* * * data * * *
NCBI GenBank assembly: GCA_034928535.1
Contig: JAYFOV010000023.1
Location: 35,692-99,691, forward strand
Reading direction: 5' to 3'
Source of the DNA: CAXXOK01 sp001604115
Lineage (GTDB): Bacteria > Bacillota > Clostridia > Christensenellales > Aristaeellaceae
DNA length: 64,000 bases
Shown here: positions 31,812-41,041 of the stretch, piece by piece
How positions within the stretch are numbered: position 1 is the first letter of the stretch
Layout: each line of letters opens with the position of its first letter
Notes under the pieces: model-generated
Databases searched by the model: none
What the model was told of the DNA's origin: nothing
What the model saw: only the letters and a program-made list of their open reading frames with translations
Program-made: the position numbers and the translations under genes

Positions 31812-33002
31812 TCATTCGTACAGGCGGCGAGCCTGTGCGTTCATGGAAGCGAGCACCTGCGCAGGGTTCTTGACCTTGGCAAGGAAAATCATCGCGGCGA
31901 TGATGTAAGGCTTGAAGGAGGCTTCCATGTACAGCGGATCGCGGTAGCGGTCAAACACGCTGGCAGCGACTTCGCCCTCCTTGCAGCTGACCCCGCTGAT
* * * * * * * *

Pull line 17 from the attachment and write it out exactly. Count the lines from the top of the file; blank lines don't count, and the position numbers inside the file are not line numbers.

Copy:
31812 TCATTCGTACAGGCGGCGAGCCTGTGCGTTCATGGAAGCGAGCACCTGCGCAGGGTTCTTGACCTTGGCAAGGAAAATCATCGCGGCGA